Today I’m starting a series of posts focused on travel advise. Africa 360° was my first travelling experience and there were a million things I wish I’d known before so I could be better prepared. I’m writing all these lessons learnt down so I should remember them for my next adventure. And who knows maybe I’ll help a traveler-to-be or two to be better prepared…
Sometimes heaven smells like hell
Traveling for more than 10 months I have seen lots of different showers, basins and bath tubs. The most memorable bath I took would have been quite at the beginning in Western Sahara (Morocco). It was by the side of the road – the Atlantic to the right down a 20m cliff, the Sahara to the left. We had been bush camping for a few days already. It was hot. There was also barely any water at the rest stops we hit during the day. Baby wipes was all I had had to clean myself. There was no thinking of washing my hair.
Since we were also short on drinking water we stopped when we saw a tab on a wall. The gentleman tending to the water was very friendly. I think sharing water in the desert is part of Tuareg culture.
The man allowed us to fill our jerry cans from a hose and pointed to a square concrete pool if we wanted to wash ourselves. Usually the camels would drink from it but because there was an underground water source the water in the trough was renewed all the time. When we came close a smell of rotten eggs rose. The underground source was rich in sulfur. Nevertheless I jumped in – fully dressed. And a bath might have never felt as good as it did that day in the desert.
How many showers should you take a day? Well, when you’re at home that’s an easy enough question: take a shower at least once daily, maybe twice or thrice in the hot summer heat. On the road you’ll have to get over that sentiment. Bush camping you will not have a toilet and most likely no running water.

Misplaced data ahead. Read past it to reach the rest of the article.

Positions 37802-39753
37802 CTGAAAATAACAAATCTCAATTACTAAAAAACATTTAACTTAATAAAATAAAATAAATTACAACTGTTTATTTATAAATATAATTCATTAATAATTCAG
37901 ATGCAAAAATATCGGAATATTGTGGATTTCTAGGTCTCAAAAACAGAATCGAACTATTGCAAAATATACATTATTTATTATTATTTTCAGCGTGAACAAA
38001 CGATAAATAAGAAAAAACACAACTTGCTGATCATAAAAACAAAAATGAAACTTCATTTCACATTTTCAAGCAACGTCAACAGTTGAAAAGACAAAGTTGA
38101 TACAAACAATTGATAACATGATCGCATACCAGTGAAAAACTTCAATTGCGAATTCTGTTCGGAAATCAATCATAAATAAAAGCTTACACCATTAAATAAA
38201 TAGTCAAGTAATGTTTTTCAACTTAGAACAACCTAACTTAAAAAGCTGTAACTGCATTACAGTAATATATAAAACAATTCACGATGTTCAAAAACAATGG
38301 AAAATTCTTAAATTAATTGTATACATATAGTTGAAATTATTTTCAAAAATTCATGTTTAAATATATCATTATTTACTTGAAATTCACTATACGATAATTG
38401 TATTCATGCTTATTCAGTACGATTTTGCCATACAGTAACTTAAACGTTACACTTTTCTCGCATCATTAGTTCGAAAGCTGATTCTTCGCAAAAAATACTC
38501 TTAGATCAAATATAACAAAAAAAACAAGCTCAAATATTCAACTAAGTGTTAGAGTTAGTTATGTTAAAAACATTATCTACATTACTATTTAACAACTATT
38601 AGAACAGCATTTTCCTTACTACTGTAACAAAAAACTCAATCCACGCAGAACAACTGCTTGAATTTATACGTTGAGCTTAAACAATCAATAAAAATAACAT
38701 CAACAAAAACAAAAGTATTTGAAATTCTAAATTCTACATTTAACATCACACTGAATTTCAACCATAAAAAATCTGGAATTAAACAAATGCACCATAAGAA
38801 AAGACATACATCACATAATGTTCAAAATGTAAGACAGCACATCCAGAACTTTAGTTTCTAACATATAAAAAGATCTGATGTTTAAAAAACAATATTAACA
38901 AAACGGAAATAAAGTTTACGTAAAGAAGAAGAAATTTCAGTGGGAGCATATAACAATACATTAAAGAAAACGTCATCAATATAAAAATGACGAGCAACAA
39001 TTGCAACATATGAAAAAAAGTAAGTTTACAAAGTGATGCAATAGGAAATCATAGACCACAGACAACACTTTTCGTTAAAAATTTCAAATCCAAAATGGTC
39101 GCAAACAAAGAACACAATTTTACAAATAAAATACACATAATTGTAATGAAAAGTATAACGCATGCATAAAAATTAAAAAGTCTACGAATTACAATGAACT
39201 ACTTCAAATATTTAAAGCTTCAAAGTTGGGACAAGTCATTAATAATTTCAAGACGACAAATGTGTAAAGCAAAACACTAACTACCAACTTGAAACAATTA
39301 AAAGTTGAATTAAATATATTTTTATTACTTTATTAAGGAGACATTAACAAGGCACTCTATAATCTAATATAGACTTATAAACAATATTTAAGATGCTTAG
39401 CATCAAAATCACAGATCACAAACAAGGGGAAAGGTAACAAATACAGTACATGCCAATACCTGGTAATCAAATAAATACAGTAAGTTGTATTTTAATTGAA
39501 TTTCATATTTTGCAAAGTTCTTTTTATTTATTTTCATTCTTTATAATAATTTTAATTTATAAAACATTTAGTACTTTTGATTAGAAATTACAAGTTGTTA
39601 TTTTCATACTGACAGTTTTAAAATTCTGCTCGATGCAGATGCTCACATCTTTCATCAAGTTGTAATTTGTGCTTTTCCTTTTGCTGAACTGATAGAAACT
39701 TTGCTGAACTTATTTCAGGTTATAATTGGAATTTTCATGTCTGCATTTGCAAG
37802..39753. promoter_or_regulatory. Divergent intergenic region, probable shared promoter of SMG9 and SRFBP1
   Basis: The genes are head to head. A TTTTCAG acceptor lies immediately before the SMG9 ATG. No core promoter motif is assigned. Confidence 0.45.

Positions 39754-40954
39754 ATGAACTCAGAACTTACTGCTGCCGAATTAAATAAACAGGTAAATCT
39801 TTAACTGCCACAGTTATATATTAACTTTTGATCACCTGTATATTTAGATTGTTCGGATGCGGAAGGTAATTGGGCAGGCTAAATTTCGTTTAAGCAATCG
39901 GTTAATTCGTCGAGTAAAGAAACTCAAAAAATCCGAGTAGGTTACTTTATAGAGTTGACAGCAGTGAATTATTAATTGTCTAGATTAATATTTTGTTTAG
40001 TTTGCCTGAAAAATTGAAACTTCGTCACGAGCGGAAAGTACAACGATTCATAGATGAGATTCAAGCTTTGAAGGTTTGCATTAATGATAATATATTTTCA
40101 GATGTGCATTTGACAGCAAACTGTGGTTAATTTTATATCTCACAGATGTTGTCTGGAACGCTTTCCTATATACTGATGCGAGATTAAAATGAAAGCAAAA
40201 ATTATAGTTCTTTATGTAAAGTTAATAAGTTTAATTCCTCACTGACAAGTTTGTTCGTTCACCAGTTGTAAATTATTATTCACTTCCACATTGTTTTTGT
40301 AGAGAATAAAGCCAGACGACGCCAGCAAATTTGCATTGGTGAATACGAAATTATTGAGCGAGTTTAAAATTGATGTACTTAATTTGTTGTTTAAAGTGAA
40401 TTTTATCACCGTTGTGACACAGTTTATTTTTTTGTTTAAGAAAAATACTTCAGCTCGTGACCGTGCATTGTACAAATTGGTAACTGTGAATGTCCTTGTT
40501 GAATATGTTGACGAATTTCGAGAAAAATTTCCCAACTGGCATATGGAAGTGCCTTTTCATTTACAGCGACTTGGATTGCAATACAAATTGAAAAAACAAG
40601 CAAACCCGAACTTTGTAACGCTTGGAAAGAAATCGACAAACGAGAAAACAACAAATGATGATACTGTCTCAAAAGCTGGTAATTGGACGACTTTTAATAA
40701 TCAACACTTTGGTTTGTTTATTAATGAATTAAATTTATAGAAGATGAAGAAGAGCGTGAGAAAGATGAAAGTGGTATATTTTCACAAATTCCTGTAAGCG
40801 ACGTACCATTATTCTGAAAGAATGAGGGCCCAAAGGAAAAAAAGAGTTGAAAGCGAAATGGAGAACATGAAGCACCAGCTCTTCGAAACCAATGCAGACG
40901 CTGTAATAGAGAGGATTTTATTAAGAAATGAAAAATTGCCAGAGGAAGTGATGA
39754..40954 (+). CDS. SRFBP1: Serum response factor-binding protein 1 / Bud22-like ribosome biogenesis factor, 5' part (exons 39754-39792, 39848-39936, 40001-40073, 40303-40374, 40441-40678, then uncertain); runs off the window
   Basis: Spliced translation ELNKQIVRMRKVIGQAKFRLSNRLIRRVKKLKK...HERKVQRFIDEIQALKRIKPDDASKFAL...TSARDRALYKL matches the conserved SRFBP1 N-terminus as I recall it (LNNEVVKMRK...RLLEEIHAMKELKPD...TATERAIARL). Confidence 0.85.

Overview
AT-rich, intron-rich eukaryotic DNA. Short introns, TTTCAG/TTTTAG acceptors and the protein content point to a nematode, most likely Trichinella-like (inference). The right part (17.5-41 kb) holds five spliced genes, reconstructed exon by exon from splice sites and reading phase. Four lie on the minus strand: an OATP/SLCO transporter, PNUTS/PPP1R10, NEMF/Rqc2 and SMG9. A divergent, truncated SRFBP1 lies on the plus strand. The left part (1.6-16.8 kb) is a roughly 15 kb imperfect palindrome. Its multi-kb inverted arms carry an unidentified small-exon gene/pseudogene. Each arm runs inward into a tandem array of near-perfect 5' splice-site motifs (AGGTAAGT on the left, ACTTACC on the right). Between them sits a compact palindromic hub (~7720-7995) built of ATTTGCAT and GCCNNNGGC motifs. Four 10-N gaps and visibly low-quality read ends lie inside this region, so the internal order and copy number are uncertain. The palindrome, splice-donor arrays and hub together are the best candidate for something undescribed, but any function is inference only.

Baby wipes will get you part of the way. But while it isn’t a good idea to camp by a river (if you do expect an audience and mosquitos to haunt you…) nothing is better than stopping at a river during the day for a bath and some laundry.*
And then there are the hostels, hotels and guest houses with sanitary facilities that don’t look sanitary at all. Strangely enough I even ended up skipping showers because they were cold – on a 30°C day. I’d rather put on a new shirt or even better wash a shirt and put it on wet before going out.
For a guy it might be sort of sexy to be just a little sweaty. As a woman I would always shave my armpits to avoid smelliness. Needless to say that I always had a deodorant which you can buy pretty much anywhere. And make sure to get a shower or a bath every couple of days regardless of the quality of the facilities.
*If you’re scared of schistosomiasis rest assured that if you have enough money for this trip you’ll have enough money to get treatment. Dosed according to body weight it’s available at most pharmacies in affected areas. And just consider this: the water in proper showers often comes from the same rivers you might be scared of. So you might want get preventive treatment regardless.